Why I’m Avoiding the Vita

The PlayStation Vita launches this week and looks to be one hell of a neat tech toy. Touch sensors on the front and back, a couple of cameras, graphics that rival some of those seen on dedicated consoles, and plenty of bells and whistles. What’s not to love? This is what I’ve struggled with for the past few weeks when trying to determine if I’m going to get one or not. I love technology and neat stuff. I love games, but can the Vita really justify a day one purchase?

Sony has attempted to make this device as inexpensive as possible. When they announced it would cost $250 at E3 2011, everyone gasped in awe. Pricing it the same as their direct competitor Nintendo 3DS, meant that shit was about to get real. When you compared feature to feature, the 3DS seemed like an absolute joke at $250. Little did Sony really realize, how much of a joke that $250 would seem.

A few months later though, Nintendo did something unexpected: they discounted their Nintendo 3DS by a whopping $80 (40%). Why? Because it was a spectacular failure. It didn’t have any games, people hated the 3D, and it just didn’t seem as enough of an ‘upgrade’ to justify a purchase over the late model DS. To this day, there still isn’t a huge selling point for the 3DS other than “it’s new”. Combined with the strange “Circle Pad Pro” snap-on monstrosity, it doesn’t make sense to buy one now, just in case there’s a 3DS revision announced within a few months.

The PlayStation Vita is now launching at a $250 price point, almost a full year after the 3DS. They missed the holiday window when everyone’s wallet was open for new shiny toys, and the $250 price point is a bit of a lie. With no internal storage, you’re mostly forced to pick up a proprietary memory card. Resembling a micro SD card, Sony’s solution brings with it the Sony price markup. A 32GB card will run you $100. Compare it to a 32GB micro-SD card at $30 and you start scratching your head. For a decent amount of storage and no 3G, the Vita actually starts at $350, and that’s with no games.

We live in a world where you can spend $5 or less on a fantastic iPhone or Android experience, so when a publisher is asking that you pay close to $50 on a single handheld title, you’ve got to take a step back and evaluate. The claim is that these are console quality titles in your handheld device, but what are you actually getting? If you’re dealing with an unscrupulous publisher, you may only be getting a port of a $1 iPhone game. There have been plenty of complaints already levied against Uncharted: Golden Abyss for tacking on Vita special features (ala grenades from the first Uncharted?). It seems like the best purchase for launch would be Lumines: Electric Symphony, which is still Lumines, a game available all over the place for much less than the Vita’s $40.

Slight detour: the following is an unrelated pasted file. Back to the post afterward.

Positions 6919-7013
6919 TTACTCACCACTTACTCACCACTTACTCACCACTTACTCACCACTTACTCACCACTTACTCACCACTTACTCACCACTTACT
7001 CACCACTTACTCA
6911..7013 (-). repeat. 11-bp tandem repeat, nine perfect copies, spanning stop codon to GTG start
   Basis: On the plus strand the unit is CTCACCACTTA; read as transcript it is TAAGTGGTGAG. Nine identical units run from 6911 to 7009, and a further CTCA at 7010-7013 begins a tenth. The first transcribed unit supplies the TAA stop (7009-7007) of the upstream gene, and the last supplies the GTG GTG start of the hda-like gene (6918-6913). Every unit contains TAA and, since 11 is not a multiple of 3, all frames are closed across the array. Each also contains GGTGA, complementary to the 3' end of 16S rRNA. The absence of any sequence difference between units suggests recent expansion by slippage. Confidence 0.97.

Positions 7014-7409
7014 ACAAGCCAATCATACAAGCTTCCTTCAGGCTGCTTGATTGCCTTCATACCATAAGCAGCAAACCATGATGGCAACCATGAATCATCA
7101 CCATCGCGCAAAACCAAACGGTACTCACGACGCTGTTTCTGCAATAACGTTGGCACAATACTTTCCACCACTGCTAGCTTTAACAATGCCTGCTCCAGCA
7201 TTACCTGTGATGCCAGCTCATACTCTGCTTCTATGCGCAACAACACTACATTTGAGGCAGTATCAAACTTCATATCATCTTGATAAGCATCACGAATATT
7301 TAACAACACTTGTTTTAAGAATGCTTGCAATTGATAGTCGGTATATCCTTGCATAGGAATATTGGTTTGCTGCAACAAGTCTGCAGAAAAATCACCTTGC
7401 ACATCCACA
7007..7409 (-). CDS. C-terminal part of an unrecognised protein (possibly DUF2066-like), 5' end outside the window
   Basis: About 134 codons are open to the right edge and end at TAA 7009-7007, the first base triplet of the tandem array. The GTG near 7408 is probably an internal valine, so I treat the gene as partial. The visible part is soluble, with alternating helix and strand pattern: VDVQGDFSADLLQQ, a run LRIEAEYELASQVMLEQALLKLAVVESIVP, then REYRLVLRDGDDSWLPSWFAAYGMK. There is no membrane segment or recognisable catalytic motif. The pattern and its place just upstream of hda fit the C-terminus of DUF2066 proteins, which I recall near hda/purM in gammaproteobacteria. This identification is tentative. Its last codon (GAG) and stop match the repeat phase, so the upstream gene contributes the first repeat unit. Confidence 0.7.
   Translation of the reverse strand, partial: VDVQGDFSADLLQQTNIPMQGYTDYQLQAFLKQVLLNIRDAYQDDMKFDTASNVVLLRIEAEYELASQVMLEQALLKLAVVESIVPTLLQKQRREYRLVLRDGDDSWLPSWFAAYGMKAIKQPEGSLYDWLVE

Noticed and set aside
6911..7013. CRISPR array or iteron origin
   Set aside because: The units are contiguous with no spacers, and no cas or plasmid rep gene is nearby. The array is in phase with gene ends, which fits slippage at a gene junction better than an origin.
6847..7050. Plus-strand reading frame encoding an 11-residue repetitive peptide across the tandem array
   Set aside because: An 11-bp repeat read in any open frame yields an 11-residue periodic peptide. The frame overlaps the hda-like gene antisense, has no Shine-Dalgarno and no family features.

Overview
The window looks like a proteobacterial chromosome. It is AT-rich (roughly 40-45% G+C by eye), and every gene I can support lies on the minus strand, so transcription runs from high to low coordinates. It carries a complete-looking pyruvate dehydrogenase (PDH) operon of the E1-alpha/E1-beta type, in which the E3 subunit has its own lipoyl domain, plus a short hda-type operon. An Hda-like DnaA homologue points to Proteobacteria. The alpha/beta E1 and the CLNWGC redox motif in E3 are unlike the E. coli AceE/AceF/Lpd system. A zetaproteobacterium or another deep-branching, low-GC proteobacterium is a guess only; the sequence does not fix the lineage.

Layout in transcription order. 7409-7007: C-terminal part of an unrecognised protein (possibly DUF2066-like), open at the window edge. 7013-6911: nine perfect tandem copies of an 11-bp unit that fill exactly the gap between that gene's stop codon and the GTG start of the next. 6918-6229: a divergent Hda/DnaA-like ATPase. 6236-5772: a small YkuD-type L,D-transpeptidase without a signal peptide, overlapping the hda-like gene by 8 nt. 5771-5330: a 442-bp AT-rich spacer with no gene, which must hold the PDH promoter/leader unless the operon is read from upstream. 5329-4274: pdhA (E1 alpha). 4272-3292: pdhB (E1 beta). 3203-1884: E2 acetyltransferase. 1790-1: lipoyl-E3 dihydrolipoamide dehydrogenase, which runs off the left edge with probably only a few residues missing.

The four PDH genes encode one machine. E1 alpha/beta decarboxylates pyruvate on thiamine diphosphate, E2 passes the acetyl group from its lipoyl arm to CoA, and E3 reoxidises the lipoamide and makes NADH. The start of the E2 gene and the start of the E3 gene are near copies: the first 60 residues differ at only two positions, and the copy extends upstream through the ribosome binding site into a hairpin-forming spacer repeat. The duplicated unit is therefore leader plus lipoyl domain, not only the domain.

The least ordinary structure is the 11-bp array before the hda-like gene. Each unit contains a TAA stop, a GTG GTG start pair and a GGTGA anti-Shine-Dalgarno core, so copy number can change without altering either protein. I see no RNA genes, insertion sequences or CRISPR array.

Lumines is the best launch title for a new PlayStation handheld? This story seems familiar, and I didn’t like how it finished.

It’s a tough pill to swallow but then again, that’s the game you play with early adoption. You’re effectively betting that the PlayStation Vita will be more successful than the PSP, a system that has had an absolute dearth of games over the past few years. You’re hoping that third parties will sink time and money into developing wondrous titles that are worthy of the system. You’re hoping that the first revision in price or model comes at least a year out.

I’m just not willing to bite that apple.

About Jim Hunter

Jim Hunter is Editor-in-Chief of Splitkick and host of the Rocket Jump podcast. He has three kids and is constantly cranky, but also highly awesome.
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